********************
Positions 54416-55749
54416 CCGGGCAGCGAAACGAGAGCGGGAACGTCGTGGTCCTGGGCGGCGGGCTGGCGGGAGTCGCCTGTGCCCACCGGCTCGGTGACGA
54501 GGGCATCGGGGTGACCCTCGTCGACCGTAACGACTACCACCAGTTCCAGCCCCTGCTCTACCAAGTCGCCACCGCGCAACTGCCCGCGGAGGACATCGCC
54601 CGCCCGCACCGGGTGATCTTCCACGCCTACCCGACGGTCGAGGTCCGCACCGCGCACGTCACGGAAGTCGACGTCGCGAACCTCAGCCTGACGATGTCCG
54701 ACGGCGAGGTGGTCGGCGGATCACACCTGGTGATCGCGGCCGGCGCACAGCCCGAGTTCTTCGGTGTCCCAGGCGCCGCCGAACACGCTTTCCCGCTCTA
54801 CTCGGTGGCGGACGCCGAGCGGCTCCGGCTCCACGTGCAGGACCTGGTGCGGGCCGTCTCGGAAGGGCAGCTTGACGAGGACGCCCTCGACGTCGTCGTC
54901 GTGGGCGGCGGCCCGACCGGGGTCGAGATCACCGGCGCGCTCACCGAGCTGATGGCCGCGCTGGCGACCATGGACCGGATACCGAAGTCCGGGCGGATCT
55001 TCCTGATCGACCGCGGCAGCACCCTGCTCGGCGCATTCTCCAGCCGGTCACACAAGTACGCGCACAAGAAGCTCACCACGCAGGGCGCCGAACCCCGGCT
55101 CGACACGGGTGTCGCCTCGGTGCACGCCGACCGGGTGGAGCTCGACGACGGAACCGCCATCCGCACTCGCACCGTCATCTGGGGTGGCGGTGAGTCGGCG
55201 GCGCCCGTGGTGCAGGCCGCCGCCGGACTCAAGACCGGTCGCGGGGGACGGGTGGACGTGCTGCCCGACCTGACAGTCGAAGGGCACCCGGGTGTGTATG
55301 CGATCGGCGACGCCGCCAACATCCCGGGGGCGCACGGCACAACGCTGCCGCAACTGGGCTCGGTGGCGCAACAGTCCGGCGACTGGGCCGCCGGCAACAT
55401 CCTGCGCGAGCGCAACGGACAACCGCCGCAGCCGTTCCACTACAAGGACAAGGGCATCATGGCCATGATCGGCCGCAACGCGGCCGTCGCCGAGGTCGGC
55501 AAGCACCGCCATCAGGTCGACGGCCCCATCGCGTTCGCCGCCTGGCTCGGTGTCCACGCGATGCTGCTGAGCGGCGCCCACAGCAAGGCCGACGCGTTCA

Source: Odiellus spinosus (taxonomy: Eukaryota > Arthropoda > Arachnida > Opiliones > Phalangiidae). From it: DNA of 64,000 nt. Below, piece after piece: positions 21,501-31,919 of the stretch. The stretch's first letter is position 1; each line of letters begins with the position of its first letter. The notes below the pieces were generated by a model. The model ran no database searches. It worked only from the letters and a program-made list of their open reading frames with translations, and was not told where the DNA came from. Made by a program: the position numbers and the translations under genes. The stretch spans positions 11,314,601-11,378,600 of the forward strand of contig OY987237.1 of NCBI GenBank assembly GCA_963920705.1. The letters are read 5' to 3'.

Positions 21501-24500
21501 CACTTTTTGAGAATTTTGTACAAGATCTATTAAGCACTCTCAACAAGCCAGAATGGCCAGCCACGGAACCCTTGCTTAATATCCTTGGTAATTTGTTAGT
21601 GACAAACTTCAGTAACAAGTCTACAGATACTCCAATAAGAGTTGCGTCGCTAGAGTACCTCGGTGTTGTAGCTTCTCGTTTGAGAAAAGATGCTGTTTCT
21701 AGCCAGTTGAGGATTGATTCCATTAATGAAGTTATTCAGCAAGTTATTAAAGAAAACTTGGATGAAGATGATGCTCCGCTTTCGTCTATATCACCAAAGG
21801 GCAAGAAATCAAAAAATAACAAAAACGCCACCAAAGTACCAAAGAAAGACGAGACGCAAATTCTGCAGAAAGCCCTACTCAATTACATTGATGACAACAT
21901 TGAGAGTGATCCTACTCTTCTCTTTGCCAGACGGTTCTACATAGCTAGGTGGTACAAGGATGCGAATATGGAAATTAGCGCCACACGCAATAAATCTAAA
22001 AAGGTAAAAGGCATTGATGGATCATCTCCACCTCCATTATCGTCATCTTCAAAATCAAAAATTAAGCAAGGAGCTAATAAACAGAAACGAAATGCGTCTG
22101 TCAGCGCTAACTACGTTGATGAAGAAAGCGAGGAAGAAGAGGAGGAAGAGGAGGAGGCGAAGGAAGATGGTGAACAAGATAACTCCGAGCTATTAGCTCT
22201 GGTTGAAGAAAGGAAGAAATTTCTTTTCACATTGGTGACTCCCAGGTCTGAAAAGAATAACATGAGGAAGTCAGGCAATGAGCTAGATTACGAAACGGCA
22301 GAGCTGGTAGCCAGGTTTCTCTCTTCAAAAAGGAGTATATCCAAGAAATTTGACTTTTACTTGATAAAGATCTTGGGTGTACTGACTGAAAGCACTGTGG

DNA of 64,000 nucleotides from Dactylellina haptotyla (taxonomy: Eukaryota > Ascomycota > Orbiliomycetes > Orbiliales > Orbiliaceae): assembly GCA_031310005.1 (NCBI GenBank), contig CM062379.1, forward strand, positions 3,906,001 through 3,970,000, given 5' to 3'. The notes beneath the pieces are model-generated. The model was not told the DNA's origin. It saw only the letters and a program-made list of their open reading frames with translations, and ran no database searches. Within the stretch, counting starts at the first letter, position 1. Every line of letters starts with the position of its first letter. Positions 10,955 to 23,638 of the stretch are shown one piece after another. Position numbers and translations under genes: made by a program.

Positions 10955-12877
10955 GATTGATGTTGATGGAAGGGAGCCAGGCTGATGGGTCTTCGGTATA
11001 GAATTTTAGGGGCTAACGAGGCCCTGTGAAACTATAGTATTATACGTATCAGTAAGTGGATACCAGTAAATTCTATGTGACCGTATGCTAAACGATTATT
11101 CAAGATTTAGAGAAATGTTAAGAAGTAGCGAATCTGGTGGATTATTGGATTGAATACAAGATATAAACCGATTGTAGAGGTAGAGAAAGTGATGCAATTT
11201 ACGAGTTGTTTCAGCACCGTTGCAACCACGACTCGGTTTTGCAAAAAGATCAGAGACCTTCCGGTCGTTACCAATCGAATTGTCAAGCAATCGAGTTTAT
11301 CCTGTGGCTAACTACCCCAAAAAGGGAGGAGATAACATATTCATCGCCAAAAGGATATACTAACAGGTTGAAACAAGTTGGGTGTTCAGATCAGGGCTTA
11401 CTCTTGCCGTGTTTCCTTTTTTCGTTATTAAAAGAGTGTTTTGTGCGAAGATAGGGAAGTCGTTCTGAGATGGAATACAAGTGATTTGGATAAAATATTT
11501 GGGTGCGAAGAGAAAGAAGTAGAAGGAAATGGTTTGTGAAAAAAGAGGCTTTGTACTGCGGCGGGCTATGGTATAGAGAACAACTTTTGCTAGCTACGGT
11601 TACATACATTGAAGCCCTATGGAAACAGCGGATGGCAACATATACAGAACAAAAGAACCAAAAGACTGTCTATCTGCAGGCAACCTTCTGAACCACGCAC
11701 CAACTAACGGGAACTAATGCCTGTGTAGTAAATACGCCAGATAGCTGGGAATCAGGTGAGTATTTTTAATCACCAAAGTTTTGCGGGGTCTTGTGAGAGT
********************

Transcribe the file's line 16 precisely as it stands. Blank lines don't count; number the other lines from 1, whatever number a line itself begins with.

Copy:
21501 CACTTTTTGAGAATTTTGTACAAGATCTATTAAGCACTCTCAACAAGCCAGAATGGCCAGCCACGGAACCCTTGCTTAATATCCTTGGTAATTTGTTAGT